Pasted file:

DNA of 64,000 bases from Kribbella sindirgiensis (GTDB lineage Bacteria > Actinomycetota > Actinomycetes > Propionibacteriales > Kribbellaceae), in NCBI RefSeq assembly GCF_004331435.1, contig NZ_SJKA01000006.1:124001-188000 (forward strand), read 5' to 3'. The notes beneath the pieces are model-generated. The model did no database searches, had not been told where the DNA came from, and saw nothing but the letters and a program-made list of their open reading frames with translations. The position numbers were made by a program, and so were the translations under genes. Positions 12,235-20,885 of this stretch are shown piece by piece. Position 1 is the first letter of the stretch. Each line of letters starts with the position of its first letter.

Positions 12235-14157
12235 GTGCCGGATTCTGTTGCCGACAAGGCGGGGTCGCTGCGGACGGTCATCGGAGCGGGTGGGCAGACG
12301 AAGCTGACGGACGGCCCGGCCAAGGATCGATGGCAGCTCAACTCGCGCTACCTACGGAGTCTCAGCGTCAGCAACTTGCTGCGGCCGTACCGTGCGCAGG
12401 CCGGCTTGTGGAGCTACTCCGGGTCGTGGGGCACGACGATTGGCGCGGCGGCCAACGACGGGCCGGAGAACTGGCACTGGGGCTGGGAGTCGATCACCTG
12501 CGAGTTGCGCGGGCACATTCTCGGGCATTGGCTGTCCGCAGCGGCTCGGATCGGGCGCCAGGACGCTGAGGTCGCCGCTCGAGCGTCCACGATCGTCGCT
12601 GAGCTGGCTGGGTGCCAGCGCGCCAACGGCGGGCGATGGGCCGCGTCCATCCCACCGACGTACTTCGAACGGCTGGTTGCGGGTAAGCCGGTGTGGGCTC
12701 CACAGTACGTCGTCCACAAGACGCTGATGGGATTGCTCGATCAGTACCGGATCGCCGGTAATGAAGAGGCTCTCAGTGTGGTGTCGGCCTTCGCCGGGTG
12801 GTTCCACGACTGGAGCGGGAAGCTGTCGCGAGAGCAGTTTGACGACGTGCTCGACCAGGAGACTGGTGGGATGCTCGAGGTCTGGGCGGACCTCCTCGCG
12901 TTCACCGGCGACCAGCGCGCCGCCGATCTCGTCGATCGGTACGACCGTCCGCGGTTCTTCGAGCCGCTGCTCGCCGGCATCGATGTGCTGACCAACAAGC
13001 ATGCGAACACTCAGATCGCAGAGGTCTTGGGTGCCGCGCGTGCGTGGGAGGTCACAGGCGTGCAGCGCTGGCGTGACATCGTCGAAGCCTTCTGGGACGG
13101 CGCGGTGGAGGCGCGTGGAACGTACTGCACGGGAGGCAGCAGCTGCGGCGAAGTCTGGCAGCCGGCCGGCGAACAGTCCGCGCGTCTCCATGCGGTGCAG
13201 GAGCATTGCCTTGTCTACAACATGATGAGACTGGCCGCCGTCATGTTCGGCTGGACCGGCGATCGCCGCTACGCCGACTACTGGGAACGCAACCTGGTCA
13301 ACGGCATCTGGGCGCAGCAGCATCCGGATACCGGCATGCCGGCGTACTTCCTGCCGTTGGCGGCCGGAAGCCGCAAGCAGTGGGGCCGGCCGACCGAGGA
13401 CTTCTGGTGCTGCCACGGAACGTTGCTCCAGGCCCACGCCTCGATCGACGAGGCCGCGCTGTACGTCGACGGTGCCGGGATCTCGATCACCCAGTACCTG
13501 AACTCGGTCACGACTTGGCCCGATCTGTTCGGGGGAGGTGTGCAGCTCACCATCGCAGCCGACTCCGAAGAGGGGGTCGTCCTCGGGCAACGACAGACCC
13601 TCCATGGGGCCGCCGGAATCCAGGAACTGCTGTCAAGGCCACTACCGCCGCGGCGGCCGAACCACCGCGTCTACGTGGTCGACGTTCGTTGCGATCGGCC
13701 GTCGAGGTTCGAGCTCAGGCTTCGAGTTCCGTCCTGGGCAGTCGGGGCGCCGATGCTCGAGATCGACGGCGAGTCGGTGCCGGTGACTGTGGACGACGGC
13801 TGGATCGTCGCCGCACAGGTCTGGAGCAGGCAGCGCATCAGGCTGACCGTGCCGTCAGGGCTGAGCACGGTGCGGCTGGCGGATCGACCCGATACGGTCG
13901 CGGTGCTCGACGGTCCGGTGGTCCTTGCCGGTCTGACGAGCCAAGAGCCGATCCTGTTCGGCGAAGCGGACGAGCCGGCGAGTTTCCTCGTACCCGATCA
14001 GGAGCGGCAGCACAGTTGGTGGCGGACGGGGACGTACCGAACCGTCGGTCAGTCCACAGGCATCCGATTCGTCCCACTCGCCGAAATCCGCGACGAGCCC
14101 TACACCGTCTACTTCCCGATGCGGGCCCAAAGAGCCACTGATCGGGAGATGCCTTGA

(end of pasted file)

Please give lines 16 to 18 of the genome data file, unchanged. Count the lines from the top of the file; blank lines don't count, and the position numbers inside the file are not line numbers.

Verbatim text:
13501 AACTCGGTCACGACTTGGCCCGATCTGTTCGGGGGAGGTGTGCAGCTCACCATCGCAGCCGACTCCGAAGAGGGGGTCGTCCTCGGGCAACGACAGACCC
13601 TCCATGGGGCCGCCGGAATCCAGGAACTGCTGTCAAGGCCACTACCGCCGCGGCGGCCGAACCACCGCGTCTACGTGGTCGACGTTCGTTGCGATCGGCC
13701 GTCGAGGTTCGAGCTCAGGCTTCGAGTTCCGTCCTGGGCAGTCGGGGCGCCGATGCTCGAGATCGACGGCGAGTCGGTGCCGGTGACTGTGGACGACGGC